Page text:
At the Opera of Paris, a mysterious phantom threatens a famous lyric singer, Carlotta, and forces her to give up her role (Marguerite in Faust) for unknown Christine Daae. Christine meets this phantom (a masked man) in the catacombs, where he lives. What's his goal? What's his secret?Written by
(1930 re-release) Now for the treat of your life! the greatest thrill drama ever produced brought to throbbing life on the screen through the miracle of sound! Doubly wild-weird-wonderful with its eerie sounds; its operatic instrumental music and sounds; its grand ballets in color; its drama heightened with dialogue. The world's wonder picture made more wonderful. Don't miss it. (Print Ad- Virden Recorder, ((Virden, Ills.)) 13 March 1930) See more »
Lon Chaney's horrific, self-applied make-up was kept secret right up until the film's premiere. Not a single photograph of Chaney as The Phantom was published in a newspaper or magazine or seen anywhere before the film opened in theaters. Universal Pictures wanted The Phantom's face to be a complete surprise when his mask was ripped off. See more »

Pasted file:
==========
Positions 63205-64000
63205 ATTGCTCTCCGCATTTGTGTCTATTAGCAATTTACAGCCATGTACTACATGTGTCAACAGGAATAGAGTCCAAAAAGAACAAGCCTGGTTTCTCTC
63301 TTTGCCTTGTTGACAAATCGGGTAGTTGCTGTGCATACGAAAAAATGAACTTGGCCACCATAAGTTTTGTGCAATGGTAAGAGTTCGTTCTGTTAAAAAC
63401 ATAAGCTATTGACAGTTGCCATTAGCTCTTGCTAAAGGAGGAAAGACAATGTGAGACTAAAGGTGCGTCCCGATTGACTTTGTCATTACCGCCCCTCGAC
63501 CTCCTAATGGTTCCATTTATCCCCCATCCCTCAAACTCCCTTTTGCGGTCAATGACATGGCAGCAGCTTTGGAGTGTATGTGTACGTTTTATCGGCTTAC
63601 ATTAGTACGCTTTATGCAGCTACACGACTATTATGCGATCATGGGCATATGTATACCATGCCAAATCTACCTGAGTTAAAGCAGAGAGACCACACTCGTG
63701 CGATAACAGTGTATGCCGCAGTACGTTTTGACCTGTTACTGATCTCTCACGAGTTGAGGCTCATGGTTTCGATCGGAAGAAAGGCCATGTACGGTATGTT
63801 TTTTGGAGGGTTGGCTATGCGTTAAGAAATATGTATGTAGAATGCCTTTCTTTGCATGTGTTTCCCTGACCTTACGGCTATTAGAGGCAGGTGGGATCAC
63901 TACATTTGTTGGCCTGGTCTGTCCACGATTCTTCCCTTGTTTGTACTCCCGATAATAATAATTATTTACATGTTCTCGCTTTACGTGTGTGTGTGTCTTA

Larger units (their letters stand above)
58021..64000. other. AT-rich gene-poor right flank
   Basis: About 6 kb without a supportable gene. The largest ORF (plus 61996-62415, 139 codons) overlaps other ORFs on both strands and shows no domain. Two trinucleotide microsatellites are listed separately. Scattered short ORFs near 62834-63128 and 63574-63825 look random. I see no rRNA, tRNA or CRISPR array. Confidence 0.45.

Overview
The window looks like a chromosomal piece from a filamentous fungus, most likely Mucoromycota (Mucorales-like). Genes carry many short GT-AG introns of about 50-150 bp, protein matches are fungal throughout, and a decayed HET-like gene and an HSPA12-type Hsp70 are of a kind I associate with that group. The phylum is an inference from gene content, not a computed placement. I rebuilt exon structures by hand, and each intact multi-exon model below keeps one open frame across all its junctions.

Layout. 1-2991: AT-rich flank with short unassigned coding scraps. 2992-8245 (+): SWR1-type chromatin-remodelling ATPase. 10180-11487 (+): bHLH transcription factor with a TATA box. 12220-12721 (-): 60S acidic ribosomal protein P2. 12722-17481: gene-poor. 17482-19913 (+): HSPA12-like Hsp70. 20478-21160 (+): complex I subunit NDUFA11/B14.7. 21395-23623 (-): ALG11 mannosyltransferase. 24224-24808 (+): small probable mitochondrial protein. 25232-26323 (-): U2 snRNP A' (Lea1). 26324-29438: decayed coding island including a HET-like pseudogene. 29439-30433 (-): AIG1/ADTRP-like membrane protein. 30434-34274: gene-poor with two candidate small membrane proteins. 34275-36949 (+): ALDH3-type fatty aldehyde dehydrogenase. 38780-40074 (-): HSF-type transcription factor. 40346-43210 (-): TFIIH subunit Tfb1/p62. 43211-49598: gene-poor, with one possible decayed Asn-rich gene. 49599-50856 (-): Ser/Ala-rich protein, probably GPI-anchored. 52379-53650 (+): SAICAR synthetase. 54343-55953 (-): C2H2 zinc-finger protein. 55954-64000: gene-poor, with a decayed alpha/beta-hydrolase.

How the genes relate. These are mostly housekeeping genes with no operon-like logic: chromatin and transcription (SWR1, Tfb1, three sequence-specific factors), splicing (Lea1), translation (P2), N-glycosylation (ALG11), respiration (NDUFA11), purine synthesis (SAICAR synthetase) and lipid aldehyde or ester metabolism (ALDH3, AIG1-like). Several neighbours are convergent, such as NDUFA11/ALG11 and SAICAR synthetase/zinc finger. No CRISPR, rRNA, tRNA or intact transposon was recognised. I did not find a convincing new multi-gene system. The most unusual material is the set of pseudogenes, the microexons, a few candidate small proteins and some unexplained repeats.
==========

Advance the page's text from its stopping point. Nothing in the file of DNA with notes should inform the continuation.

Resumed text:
When the Phantom tells Christine, "you shall bring me love!", he raises his hands above his head. Then there is a cut to a different angle, and his hands are below shoulder height. See more »
If you turn the Scorpion - you have said 'Yes' and spared de Chagny. Turn the grasshopper - - and the Opera House is blown to a thousand bits!
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None of the technical staff of this film receives screen credit. See more »
The Navarre DVD release (US) runs 107 minutes. See more »
A magnificent performance from the legendary Lon Chaney, Sr.
This 1925 silent classic is still impressive, even after seventy-nine years!
Lon Chaney's performance is easily the highlight of the movie. His ghostly movements about his underground lair are haunting even by today's standards.
Use all of the computer generated images you want, but there is no substitute for authentic, old-world macabre. The scene where Erik's face is revealed is still shocking. He seems as horrorified by Christine seeing his face as she is by seeing his face. He seems to feel genuinely violated by her taking his mask off, revealing his horrible visage to the last person on earth he would want to see it. The Technicolor scene of the "Bal Masque" is also quite famous. The backdrops are very effective in creating the moody, medieval atmosphere of the underground passages. All in all, an excellent version of a timeless story.
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